Green Iguana Taxonomy
An Advanced Look Into The Green Iguanas Taxonomy
tax·on·o·my - tak-son-uh-mee
1. The science or technique of classification.
2. The classification of organisms in an ordered system that indicates natural relationships.
3. The science, laws, or principles of classification; systematics.
4. Biology. the science dealing with the description, identification, naming, and classification of organisms.
Kingdom - The kingdom is considered a top level directory and is subdivided into 5 major kingdoms which includes the Monera, the Protista (Protoctista), the Fungi, the Plantae, and the Animalia.
Phylum - This is morphological grouping and despite the seemingly different external appearances of organisms, they are classified into phyla based on their internal organizations.
Class - This is a grouping that is determined by characteristics.
Order - The "order" was introduced to help break down and classify the "class" grouping into more comprehensible groupings.
Family - Next only to species and genus, the family is the most important rank in taxonomy. Its usage and characteristic ending of the names belonging to this category are defined in the Codes of botanical and zoological nomenclature.
Genus - A genus is a group of species that are more closely related to one another than any group in the family.
Species - A species is a grouping of individuals that interbreed successfully to produce more of the same species.
Understanding the Green Iguanas Classification
All animals are members of the Kingdom Animalia (also called Metazoa). All members of the Animalia are multicellular, and are heterotrophs (An organism that requires organic substrates to get its carbon for growth and development.). Most ingest food and digest it in an internal cavity. The bodies of most animals, with the exception being sponges, are made up of cells organized into tissues. Most reproduce sexually, by means of egg and sperm.
The Chordata is the animal phylum which includes humans and other vertebrates. (Some chordates are not vertebrates.)
At some point in their life, every chordate has had the following features (These features may only be present during the embryo stage, as with humans and many other vertebrates.)
-- Pharyngeal Slits - These are a series of openings that connect the inside of the throat to the outside of the "neck". (Often used as "gills", though not always!)
-- Dorsal Nerve Cord - This is a bundle of nerve fibers which runs down the "back". It connects the brain with the lateral muscles and other organs. (This would be called the "Central Nervous System" in humans.)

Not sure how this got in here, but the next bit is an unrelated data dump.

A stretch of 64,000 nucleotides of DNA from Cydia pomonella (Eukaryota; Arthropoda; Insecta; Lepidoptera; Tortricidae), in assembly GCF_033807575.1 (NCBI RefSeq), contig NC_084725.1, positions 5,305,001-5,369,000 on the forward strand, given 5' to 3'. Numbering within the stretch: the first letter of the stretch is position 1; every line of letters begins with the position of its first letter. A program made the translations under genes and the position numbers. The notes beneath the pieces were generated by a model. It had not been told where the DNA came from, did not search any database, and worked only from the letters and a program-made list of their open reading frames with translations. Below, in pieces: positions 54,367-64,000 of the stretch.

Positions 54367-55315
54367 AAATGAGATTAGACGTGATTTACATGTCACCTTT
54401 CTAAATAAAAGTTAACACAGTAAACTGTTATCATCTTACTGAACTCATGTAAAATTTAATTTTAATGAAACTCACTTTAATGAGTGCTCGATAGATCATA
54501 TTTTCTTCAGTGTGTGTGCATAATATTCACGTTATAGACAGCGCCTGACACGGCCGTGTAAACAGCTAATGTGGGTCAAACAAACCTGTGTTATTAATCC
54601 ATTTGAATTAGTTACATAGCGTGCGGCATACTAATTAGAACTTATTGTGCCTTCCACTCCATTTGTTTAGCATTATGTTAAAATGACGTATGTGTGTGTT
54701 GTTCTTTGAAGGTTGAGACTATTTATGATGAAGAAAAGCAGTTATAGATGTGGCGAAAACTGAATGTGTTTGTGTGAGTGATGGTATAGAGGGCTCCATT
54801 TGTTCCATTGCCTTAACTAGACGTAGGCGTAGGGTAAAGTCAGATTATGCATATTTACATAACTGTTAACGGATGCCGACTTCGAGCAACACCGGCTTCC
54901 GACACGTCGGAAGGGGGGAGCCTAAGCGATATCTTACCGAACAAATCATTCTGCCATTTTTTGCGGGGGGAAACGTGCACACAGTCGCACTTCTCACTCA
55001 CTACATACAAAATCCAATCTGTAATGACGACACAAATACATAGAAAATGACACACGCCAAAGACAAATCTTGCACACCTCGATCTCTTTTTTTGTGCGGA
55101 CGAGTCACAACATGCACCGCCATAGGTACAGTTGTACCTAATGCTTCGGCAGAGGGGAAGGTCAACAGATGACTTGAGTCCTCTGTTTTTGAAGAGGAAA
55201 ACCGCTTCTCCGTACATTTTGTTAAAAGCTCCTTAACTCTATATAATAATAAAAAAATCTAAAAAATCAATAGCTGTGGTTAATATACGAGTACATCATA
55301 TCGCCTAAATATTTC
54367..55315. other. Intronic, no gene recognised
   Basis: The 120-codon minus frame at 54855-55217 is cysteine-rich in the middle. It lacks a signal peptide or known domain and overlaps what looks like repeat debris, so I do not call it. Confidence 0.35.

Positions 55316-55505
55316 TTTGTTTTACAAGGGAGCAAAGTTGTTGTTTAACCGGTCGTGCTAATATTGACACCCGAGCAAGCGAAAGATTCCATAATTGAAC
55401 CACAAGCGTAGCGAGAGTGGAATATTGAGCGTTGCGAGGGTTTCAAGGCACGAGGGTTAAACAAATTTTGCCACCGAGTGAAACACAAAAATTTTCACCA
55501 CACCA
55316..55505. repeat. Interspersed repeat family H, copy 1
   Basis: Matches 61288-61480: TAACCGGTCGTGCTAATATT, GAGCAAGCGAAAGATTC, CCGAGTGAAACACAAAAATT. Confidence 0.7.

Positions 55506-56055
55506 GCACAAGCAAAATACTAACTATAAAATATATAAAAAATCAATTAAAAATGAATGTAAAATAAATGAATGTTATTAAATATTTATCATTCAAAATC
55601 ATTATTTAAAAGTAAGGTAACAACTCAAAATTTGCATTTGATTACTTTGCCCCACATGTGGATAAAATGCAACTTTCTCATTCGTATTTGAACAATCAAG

-- Notochord - This is a cartilaginous rod running underneath and supporting the nerve cord.
-- Post-anal Tail - This is an extension of the body past the anal opening.
The class Reptilia is distinguished from the rest of the animal world by a series of characteristics that are specific to this class. Below is a list of these characteristics that define the class "Reptilia".
The body is covered with horny, epidermal scales.
Respiration (breathing) is controlled by lungs, opposed to gills.
They are ectothermic and thermo-regulate.
The skeleton is well ossified (bony).
Most have a three-chambered heart. (The exception being crocodilians, which have a four-chambered heart).
Most have paired limbs and five toes designed for climbing, digging, running or paddling, (There are exceptions, such as snakes and various lizards.)
Reptile egg shells contain extra embryonic membranes including allantois (Sac-like structure for nitrogenous waste and a means for oxygenation of the embryo.), amnion (A membranous sac which surrounds and protects the embryo.), yolk sac, and chorion (The outermost of the two fetal membranes that helps to absorb from it nutritive materials for the growth of the embryo.). Internal fertilization.
Members of this order share similar characters in bone structures and anatomy of the male sex organ. Each have bodies covered in scales and periodically shed their skin. Fertilization is an internal process.
The Order Squamata is composed of three suborders.
Amphisbaenia - amphisbaenians
Lacertilia (also called Sauria) - lizards
Serpentes (also called Ophidia) - snakes
Under this classification there are eight iguanid genera with approximately 35 species currently recognized.
This is the first of a 2 part system used in binomial nomenclature for identifying this animal. This identifier (Genus Name / generic name) should always be capitalized and written in italics. (When handwritten the Genus should be underlined.)
This is the second of a 2 part system used in binomial nomenclature for identifying this animal. This species identifier (genus name / generic name) is also known as the epithet. This identifier is not capitalized and should be written in italics. (When handwritten the Species should be underlined.)
Resources - References
1. Hickman, C. P. Jr., L. S. Roberts, and A. Larson. 2003. Animal Diversity, 3rd edition. McGraw Hill, Boston.
2. Frost, D.E. and R.E. Etheridge (1989) A Phylogenetic Analysis and Taxonomy of Iguanian Lizards (Reptilia: Squamata). Univ. Kansas Mus. Nat. Hist. Misc. Publ. 81
3. Schulte, James A., II., John Pablo Valladares and Allan Larson (2003) Phylogenetic relationships within iguanidae inferred using molecular and morphological data and a phylogenetic taxonomy of iguanian lizards.
4.Wikipedia, the free encyclopedia